A hundred years ago, just about everybody did much of their shopping at the local corner store. Then the family car made the big supermarket cheaper and more convenient for one-stop shopping, and the mom-and-pop store disappeared. In many small towns the change was even more dramatic; if the Walmart opened in the next town, that’s where people went to shop for anything.
It’s much the same in Sweden, where IT specialist Robert Ilisason was looking for baby food in the middle of the night and had to drive to the next town, 20 kilometres (12 miles) from Viken, where he lives. Being in IT, of course his response to this dilemma was to wrote an app, Näraffar, which opens the door to his little shop, which stocks essentials like baby food, diapers, milk, essentials — and judging from the photos on the AP source of this story, a whole lot of munchies. What's different is that there's no one manning the store.
The name of the app means "shop nearby" and it's tied into the Swedish banking ID, which everybody uses. In fact, so few people use cash in Scandinavia that they are discontinuing it. This protects Ilisason, who tells the Daily Mail:
To enter you need to use your app where you identify yourself using BankID which is a Swedish ID solution used by the banks. So I know who you are and will only allow you in if you have no history of credit issues. Secondly, I have every inch of the store checked by at least one camera.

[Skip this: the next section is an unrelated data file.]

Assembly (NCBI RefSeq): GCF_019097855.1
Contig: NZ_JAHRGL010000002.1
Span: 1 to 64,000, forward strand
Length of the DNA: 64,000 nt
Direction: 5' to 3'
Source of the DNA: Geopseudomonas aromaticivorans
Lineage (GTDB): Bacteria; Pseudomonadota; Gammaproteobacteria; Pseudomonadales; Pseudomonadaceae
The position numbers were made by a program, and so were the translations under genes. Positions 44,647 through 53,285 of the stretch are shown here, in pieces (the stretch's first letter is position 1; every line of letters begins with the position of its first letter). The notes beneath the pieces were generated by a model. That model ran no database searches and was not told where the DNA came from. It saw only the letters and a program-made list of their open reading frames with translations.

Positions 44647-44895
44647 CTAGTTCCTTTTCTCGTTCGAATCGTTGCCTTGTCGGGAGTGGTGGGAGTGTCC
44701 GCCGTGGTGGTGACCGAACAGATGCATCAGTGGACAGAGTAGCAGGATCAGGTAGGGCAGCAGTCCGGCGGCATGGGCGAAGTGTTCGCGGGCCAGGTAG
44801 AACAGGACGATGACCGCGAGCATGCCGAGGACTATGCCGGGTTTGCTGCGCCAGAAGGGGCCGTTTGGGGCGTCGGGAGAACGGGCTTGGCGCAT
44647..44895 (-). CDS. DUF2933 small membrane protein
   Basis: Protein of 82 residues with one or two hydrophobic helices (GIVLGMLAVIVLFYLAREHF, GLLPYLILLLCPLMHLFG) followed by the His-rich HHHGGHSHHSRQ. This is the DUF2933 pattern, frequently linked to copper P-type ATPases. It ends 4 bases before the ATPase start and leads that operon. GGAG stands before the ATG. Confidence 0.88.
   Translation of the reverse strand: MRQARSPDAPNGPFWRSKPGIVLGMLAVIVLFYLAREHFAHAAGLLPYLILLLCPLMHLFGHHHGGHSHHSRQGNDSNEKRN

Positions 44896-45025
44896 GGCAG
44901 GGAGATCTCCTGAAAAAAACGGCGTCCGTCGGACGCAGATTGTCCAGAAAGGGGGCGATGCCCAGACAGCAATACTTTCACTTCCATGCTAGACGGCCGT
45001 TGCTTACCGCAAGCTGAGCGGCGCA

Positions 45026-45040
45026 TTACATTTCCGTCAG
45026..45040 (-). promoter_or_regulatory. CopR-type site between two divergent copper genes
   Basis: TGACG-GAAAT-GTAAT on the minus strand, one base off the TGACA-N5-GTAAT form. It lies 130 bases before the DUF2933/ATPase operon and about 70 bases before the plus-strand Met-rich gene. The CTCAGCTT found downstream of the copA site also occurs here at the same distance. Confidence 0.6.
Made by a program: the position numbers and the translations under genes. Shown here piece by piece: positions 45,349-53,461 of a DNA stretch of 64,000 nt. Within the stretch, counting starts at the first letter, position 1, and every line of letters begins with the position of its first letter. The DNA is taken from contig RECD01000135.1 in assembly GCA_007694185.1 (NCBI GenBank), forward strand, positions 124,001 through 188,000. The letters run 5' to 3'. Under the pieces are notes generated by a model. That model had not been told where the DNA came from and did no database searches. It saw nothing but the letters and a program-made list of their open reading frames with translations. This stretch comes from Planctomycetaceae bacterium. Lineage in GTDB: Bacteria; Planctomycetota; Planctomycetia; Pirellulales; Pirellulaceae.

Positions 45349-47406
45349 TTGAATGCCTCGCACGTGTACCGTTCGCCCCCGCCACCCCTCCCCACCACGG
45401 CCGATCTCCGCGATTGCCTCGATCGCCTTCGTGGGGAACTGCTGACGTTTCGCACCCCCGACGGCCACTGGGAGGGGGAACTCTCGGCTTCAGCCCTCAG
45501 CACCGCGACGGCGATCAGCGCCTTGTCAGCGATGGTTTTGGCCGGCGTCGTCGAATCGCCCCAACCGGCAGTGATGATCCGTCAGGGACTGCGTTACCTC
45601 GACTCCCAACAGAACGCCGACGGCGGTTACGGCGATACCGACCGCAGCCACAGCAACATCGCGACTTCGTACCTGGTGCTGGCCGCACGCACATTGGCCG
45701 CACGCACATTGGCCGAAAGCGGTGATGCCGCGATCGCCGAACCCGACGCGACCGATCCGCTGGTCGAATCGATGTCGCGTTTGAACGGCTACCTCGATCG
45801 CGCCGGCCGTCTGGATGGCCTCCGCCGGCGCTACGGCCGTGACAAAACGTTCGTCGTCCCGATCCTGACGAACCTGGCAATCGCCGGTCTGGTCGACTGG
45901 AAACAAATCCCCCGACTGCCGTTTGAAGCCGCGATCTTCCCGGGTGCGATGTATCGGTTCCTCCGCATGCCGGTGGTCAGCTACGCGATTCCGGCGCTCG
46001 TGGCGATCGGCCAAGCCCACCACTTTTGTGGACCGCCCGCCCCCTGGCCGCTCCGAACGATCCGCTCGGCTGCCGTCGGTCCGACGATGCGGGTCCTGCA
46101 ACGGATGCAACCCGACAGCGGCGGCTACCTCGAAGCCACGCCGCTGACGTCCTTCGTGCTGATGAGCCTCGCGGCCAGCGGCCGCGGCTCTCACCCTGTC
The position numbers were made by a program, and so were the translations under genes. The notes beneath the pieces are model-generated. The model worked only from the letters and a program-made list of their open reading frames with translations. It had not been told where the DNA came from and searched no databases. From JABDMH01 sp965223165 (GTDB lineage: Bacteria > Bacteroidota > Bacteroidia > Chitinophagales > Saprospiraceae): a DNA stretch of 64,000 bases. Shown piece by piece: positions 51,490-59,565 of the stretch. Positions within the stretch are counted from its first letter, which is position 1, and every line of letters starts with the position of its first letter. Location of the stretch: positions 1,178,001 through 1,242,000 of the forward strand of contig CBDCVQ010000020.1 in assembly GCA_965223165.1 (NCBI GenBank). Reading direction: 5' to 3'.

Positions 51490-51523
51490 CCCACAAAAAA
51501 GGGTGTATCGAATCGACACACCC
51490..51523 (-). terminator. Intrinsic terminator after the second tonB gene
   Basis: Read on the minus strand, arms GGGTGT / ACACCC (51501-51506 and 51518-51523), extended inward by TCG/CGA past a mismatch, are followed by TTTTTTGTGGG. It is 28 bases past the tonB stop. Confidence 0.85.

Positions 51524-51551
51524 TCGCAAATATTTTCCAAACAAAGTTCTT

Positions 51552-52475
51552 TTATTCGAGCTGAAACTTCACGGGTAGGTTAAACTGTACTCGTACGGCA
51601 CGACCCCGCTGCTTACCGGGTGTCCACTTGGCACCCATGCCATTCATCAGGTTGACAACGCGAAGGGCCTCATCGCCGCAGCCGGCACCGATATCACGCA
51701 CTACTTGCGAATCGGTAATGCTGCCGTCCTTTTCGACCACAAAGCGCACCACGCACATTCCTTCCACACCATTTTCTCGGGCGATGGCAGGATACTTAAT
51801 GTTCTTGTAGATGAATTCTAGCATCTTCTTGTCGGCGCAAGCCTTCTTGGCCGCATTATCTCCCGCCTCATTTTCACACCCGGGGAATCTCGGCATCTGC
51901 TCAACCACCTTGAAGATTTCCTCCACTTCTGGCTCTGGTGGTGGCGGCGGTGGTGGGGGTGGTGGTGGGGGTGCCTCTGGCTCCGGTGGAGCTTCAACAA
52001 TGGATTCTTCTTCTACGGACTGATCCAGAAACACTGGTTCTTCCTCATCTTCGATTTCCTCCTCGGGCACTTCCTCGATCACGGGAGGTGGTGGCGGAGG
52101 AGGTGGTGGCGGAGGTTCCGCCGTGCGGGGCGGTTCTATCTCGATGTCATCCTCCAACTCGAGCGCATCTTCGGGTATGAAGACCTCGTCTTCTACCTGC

He also gets a text message if the front door is open for more than eight seconds and he lives close enough that he can run down there with a crowbar.
It’s an interesting solution for small communities where a 24-hour store can’t be justified. Ilijason tells AP: “My ambition is to spread this idea to other villages and small towns,” said Ilijason. “It is incredible that no one has thought of his before.”
At which point one has to point out that people have thought of this before; it’s called the vending machine. In Japan, for example, you can get just about everything you need, including milk, diapers and some rather obscure sex aids. According to BoingBoing, “there are 118,000 machines selling razors and socks and an impressive 5,500 issuing cans of noodles."
Ilijason’s business — security cameras and app notwithstanding — relies to some extent on trust, and on the fact that in small town Sweden, he is not likely bringing a crowbar to a gunfight. The vending machine is probably a more sensible solution anywhere else.
And then there's an American version of this, ShelfX, where in this video you can see a zombie-like woman enter the unstaffed store, open the refrigerated cases and pick up a Coke and leave. It’s a lot bigger and a lot fancier, really a walk-in vending machine. As they say at the end, the future is near.